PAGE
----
Press Release 99/67 C/2
BOUTROS BOUTROS-GHALI SPEAKS OF GLOBAL DEMOCRACY AS GOVERNING FAO CONFERENCE CONVENES IN ROME
Rome 12 November -- Dr. Boutros Boutros-Ghali, former UN Secretary-General, pointed to the link between underdevelopment and political discontent in addressing the opening session of the governing Conference of the UN Food and Agriculture Organization (FAO) today.
Stating that "Hunger is as unacceptable as war," Boutros-Ghali further emphasized that "democracy among nations means that all States, big and small, should participate in decisions concerning world affairs. That is the only way that nations will hold each other in mutual respect and that conditions will exist for sustainable peace".
Boutros-Ghali now serves as Secretary-General of the International Organization of French-Speaking Countries and Regions.
Addressing representatives of FAO's 179 Member Nations, Boutros-Ghali cited the World Food Summit, held by FAO in 1996, as well as other international conferences dealing with transnational economic and social issues, as examples of the UN's desire "to set itself up as a genuine democratic world assembly."
In other opening day activities, FAO admitted five new member nations and presented four awards for outstanding work in the field of economic and social development.
The admission of Niue, the Republic of San Marino, the Republic of Palau and the Republic of the Marshall Islands brings FAO membership to 179 countries plus one Organization, the European Community.
Journalist Patrick Luganda of Uganda, and the French magazine "Afrique Agriculture" and its editor-in-chief Alain Zolty were joint winners of the 1998-1999 H.A. Boerma Award. The Boerma award honors journalists who focus public attention on world food problems related to agriculture and rural development. The two winners each received a $5,000 cash prize and a scroll of honour.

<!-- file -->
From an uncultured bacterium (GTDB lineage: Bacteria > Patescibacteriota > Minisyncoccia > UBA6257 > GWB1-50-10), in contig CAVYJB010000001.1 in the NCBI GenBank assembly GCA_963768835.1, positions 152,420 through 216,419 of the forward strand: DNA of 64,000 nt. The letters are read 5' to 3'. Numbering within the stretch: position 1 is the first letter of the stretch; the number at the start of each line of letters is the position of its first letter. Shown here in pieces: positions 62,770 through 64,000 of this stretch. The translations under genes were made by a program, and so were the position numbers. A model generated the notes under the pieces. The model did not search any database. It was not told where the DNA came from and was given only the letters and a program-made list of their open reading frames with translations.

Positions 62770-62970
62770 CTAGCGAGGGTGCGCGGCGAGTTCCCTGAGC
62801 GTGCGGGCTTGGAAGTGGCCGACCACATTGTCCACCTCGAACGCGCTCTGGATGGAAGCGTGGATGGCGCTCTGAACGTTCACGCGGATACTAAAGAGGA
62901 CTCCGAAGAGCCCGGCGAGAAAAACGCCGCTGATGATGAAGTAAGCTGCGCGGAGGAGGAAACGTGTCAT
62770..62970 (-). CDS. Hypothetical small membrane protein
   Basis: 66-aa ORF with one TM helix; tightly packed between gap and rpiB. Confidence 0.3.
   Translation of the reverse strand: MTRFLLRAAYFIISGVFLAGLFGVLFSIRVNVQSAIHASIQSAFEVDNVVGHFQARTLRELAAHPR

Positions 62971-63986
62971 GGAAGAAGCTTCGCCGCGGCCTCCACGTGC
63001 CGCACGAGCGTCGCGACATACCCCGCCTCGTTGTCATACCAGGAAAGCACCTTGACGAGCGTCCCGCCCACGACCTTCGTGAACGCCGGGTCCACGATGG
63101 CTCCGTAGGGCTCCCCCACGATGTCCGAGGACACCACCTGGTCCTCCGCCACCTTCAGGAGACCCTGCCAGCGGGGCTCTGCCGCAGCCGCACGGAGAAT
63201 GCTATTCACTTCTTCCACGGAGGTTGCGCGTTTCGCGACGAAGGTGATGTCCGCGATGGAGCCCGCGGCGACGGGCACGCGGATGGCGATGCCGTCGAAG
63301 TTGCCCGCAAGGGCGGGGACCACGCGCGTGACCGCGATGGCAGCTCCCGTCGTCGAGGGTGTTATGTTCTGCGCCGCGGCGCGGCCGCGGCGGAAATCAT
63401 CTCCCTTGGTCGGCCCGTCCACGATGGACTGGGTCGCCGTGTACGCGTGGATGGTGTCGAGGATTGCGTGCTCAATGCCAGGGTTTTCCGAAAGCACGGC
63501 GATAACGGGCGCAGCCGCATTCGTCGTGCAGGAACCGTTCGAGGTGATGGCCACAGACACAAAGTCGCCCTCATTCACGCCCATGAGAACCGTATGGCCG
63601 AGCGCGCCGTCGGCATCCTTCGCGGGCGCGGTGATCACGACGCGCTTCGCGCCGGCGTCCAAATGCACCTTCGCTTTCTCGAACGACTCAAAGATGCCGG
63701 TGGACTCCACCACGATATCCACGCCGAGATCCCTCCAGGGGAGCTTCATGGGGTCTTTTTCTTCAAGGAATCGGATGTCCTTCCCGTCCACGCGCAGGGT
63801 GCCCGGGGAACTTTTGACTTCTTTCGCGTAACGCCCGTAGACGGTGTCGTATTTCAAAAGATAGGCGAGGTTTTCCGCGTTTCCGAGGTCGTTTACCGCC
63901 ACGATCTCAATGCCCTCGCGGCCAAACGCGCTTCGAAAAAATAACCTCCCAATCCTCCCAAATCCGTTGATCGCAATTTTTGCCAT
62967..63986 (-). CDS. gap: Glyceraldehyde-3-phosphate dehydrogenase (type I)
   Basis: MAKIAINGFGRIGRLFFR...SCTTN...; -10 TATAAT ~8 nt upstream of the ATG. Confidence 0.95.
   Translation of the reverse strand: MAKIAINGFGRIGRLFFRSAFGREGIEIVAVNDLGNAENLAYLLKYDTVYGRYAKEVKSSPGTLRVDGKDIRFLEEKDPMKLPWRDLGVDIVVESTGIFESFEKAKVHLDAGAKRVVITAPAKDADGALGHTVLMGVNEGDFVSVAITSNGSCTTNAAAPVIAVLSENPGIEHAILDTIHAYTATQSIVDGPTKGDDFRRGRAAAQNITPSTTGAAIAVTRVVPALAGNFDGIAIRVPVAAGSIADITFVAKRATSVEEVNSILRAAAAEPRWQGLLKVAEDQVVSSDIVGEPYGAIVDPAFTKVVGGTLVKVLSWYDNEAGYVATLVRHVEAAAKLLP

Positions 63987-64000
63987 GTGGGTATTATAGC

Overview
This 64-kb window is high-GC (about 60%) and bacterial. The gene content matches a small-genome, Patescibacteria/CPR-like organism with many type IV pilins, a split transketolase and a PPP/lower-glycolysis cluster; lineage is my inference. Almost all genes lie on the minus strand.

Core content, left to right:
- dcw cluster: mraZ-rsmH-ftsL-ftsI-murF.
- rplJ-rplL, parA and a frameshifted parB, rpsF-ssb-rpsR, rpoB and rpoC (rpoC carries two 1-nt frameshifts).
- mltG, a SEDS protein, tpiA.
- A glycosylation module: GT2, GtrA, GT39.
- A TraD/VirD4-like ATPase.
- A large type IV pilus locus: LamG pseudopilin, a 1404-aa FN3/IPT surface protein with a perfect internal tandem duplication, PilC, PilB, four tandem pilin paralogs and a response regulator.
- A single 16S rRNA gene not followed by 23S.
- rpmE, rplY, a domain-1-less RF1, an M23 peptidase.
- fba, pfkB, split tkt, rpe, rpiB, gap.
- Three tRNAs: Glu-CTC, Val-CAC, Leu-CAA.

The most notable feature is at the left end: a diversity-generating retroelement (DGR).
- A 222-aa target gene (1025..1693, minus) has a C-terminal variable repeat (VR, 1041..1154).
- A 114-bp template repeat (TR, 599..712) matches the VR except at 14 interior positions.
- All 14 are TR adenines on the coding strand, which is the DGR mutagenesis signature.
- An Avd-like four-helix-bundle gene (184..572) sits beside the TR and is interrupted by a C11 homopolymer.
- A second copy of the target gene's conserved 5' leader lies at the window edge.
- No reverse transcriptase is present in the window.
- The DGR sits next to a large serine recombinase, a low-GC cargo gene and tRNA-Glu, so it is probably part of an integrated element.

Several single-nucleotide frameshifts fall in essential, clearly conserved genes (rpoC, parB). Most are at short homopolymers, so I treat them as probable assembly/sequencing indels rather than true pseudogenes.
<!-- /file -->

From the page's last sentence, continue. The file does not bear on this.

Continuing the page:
Two institutions were chosen to share the 1998-1999 Edouard Saouma Award which is presented to national or regional institutions for their efficiency in implementing projects funded by FAO's Technical Cooperation Programme. The Forestry Department of the Republic of Cuba was honored for its work in a project to draft a new forest law for Cuba.
The General Department of Plant Protection, Republic of Yemen, was honoured for its contribution to a project to control an outbreak of Brown Peach Aphid and protect Yemen's stone and pome fruit sector. Mr. Saouma, a previous Director-General of FAO, was invited to present to the winners the award bearing his name as well as the cash prize of $25,000 which they are to share.
Two FAO field staff members were chosen for the 1998 and 1999 B.R. Sen Award. This award is given annually to a field officer who makes an outstanding contribution to the country where she or he is assigned. Eduardo Seminario Martin of Peru received the 1998 award in recognition of his achievement in developing and utilizing participatory approaches to integrated watershed management and environmental policy and planning in Burundi. Abdelouahhab Zaid of Morocco is a date production specialist. He received the 1999 award in recognition of his work with the Date Production Support Programme in Namibia. The prize consists of a cash award of $5000, a scroll and a medal.
The Margarita Lizárraga Medal, given to a person or organization that has served with distinction in the application of the Code of Conduct for Responsible Fisheries, was awarded to the non-governmental organization National Fisheries Solidarity (NAFSO) of Sri Lanka because of its initiative in promoting and disseminating the Code.
The FAO Conference, which will decide on the Organization's work and budget for the coming two years and which also will elect a Director-General for the coming six years, concludes November 23.
For further information contact: John Riddle, Information Officer at telephone